The Nassau County School District decided Tuesday to allow teachers to teach from home, reversing its previous position requiring them to show up to empty classrooms twice a week.
The Nassau Teachers Association fiercely opposed that position.
Superintendent Kathy Burns said that due to “tremendous progress” made on the “online and remote learning plan,” teachers are not required to go to schools to teach students at home.
However, teachers who want to go to their schools can do so. That, Burns wrote, is a “totally voluntary” option.
The new position represents a reversal for Burns, who fretted that the school district was not prepared to make moves other districts have made, albeit with hiccups, throughout the state.
During a recent board meeting she said “Nassau County is not equipped to flip a switch and go digital.”
The memo, first obtained by Andrew Atterbury of POLITICO Florida, did not indicate how or whether the county suddenly became equipped to flip the seemingly metaphorical “switch.”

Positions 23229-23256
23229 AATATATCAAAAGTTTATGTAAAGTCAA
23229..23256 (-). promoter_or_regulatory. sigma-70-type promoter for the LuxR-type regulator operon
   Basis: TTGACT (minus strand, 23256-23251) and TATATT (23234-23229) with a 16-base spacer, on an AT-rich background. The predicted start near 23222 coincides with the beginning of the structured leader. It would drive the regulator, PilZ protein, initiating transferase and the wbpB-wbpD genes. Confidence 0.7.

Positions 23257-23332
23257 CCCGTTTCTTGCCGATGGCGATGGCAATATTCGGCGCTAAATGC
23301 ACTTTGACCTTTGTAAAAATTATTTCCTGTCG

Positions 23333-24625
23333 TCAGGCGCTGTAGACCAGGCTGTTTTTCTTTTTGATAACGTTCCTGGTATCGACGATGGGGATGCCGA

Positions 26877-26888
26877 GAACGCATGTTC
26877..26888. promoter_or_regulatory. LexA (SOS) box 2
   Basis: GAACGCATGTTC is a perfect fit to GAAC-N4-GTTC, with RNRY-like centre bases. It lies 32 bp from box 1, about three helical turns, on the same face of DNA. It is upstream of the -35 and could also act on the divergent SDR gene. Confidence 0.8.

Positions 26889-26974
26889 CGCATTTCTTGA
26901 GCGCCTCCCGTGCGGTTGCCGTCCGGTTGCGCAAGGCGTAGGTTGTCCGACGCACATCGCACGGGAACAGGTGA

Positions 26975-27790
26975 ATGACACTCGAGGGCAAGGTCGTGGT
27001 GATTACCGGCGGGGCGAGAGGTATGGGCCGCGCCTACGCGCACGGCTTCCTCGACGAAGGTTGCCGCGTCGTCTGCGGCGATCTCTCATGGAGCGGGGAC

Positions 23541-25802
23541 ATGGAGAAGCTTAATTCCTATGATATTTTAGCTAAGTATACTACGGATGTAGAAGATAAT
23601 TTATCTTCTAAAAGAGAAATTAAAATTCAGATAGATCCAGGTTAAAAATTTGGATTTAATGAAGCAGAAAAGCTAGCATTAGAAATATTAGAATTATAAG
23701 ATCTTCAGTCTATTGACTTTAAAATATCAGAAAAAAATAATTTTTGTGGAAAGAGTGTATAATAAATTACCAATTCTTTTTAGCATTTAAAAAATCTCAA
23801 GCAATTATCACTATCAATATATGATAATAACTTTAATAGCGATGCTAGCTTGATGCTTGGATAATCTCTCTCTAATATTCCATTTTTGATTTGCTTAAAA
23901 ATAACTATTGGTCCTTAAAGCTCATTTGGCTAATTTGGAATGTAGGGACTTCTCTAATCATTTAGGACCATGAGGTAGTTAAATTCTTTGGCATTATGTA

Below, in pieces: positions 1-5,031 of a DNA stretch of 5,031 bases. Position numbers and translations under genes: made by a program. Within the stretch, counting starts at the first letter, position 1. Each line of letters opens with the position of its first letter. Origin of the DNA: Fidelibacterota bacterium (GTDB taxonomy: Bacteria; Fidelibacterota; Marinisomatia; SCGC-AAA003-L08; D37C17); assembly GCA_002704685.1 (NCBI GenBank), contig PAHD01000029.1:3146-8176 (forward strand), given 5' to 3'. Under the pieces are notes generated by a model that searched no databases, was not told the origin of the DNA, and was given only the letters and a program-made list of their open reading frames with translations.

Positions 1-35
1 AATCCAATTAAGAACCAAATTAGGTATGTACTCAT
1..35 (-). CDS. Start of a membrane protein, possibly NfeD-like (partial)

Gov. Ron DeSantis and Education Commissioner Richard Corcoran have closed school campuses, but they left staffing decisions up to individual school districts. Students statewide will return no earlier than May 1 at the earliest.
Regardless of Burns getting sideways with the union for a brief interval, she holds a strong electoral position.
Having scored a convincing win in 2016, she faces a challenge from Dale Braddock, who has raised just over $1,000 with Burns holding a 7-to-1 advantage.
COVID-19 continues its march across Florida, and Nassau County is not exempt.
The county has nine cases and one hospitalization.
While that incidence rate pales in comparison to many areas, teachers in the Northeast Florida county will be allowed to flatten the curve and work from home.
Elsewhere in Northeast Florida, Baker, Clay, Columbia, Duval and St. Johns county school districts asked teachers to work from home in a more proactive manner.